$ luaenv local --unset

Previous versions of luaenv stored local version specifications in a file named .luaenv-version. For backwards compatibility, luaenv will read a local version specified in an .luaenv-version file, but a .lua-version file in the same directory will take precedence.

luaenv global

Sets the global version of Lua to be used in all shells by writing the version name to the ~/.luaenv/version file. This version can be overridden by an application-specific .lua-version file, or by setting the LUAENV_VERSION environment variable.

$ luaenv global 5.2.1

The special version name system tells luaenv to use the system Lua (detected by searching your $PATH).

When run without a version number, luaenv global reports the currently configured global version.

luaenv shell

Sets a shell-specific Lua version by setting the LUAENV_VERSION environment variable in your shell. This version overrides application-specific versions and the global version.

$ luaenv shell luajit-2.0.1

When run without a version number, luaenv shell reports the current value of LUAENV_VERSION. You can also unset the shell version:

$ luaenv shell --unset

Note that you'll need luaenv's shell integration enabled (step 3 of the installation instructions) in order to use this command. If you prefer not to use shell integration, you may simply set the LUAENV_VERSION variable yourself:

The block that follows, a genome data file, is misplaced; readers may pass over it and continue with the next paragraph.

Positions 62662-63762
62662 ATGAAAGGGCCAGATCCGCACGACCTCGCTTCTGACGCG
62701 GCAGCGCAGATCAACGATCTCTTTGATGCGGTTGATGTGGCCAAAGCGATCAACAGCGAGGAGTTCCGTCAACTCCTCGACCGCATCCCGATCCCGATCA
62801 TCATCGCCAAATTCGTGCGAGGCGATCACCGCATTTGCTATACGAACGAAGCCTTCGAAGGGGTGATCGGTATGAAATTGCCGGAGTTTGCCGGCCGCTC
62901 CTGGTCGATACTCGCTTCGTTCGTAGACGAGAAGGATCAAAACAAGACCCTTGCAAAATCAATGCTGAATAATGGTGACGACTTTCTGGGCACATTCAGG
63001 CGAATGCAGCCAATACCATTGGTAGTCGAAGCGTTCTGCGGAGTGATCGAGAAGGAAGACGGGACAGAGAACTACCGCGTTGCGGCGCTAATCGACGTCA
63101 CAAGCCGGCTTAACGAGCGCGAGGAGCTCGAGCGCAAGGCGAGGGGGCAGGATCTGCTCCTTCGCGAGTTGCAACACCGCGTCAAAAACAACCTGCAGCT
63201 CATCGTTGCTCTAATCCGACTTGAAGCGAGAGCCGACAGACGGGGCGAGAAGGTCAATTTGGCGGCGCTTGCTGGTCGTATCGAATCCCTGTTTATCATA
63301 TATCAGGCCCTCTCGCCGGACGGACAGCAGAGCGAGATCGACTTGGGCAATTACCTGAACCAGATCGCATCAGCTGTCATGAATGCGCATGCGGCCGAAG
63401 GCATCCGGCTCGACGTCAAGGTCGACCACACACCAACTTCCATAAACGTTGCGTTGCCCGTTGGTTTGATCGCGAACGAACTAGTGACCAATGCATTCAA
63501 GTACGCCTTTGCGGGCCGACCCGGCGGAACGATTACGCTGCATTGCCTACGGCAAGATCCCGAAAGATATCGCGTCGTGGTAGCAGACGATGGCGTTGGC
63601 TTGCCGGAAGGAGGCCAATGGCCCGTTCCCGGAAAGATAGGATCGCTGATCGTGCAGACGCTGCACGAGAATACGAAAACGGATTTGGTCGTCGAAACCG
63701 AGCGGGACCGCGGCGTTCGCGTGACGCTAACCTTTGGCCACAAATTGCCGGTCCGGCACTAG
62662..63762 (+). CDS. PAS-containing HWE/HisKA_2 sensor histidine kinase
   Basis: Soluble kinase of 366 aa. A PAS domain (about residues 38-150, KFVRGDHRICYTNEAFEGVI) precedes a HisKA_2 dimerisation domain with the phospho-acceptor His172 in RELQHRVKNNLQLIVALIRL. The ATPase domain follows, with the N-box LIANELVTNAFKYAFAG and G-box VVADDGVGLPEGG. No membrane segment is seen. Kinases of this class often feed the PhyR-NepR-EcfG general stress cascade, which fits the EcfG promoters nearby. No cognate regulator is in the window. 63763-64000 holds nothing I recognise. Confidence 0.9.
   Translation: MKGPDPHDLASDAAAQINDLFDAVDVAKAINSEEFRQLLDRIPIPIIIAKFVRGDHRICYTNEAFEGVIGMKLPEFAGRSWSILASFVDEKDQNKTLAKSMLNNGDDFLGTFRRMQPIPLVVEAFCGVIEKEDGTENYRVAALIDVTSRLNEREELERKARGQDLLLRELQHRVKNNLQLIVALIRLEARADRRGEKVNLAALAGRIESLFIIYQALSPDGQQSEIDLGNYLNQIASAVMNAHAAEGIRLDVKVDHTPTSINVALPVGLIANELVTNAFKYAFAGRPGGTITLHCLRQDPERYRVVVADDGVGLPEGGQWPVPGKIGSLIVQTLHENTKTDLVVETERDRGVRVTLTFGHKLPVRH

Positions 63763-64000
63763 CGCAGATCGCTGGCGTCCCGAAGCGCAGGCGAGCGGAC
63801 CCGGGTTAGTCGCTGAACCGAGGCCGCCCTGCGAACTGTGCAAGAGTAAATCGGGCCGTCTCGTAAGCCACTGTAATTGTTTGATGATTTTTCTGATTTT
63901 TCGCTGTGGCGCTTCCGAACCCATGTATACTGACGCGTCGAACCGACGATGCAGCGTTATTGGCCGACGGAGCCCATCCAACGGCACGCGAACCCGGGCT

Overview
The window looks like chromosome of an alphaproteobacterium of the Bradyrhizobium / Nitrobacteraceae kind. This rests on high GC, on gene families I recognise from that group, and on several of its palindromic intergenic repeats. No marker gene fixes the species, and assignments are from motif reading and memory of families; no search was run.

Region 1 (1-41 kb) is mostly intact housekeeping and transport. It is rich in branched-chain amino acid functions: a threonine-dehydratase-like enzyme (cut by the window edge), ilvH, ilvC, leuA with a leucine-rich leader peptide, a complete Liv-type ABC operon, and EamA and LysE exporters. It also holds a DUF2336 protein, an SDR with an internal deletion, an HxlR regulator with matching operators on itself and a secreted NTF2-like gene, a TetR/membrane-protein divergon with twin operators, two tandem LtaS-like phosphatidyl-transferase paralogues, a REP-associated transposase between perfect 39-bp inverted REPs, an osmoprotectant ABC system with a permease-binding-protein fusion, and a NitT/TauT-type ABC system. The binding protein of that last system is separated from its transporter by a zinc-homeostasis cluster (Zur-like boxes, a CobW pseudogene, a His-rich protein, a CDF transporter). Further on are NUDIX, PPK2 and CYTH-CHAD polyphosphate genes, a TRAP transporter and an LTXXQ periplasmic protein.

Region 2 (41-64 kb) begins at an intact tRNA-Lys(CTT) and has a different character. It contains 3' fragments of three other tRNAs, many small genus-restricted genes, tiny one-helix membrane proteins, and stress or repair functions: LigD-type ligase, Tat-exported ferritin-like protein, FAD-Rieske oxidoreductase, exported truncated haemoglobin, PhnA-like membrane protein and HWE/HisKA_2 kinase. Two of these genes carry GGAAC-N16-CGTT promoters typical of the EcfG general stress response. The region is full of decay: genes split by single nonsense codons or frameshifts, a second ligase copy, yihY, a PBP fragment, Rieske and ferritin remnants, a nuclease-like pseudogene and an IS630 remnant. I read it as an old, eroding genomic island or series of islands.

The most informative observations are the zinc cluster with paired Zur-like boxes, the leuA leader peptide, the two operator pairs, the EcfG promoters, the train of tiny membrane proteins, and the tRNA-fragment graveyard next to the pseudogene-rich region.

$ export LUAENV_VERSION=luajit-2.0.1

luaenv versions

Lists all Lua versions known to luaenv, and shows an asterisk next to the currently active version.

$ luaenv versions
  5.1.5
  5.2.1
* luajit-2.0.1 (set by /Users/cehoffman/.luaenv/version)

luaenv version

Displays the currently active Lua version, along with information on how it was set.

$ luaenv version
luajit-2.0.1 (set by /Users/cehoffman/Projects/lpm/.lua-version)

luaenv rehash

Installs shims for all Lua executables known to luaenv (i.e., ~/.luaenv/versions/*/bin/*). Run this command after you install a new version of Lua, or install a rock that provides commands.

$ luaenv rehash

luaenv which

Displays the full path to the executable that luaenv will invoke when you run the given command.

$ luaenv which luac
/Users/sam/.luaenv/versions/5.2.1/bin/luac

luaenv whence

Lists all Lua versions with the given command installed.

$ luaenv whence luac
5.1.5
5.2.1

Environment variables

You can affect how luaenv operates with the following settings:

name default description
LUAENV_VERSION Specifies the Lua version to be used.
Also see luaenv shell
LUAENV_ROOT ~/.luaenv Defines the directory under which Lua versions and shims reside.
Also see luaenv root
LUAENV_DEBUG Outputs debug information.
Also as: luaenv --debug <subcommand>
LUAENV_HOOK_PATH [see wiki][hooks] Colon-separated list of paths searched for luaenv hooks.
LUAENV_DIR $PWD Directory to start searching for .lua-version files.

Development

The luaenv source code is hosted on GitHub. It's clean, modular, and easy to understand, even if you're not a shell hacker.

Tests are executed using Bats:

$ bats test
$ bats test/<file>.bats

Please feel free to submit pull requests and file bugs on the issue tracker.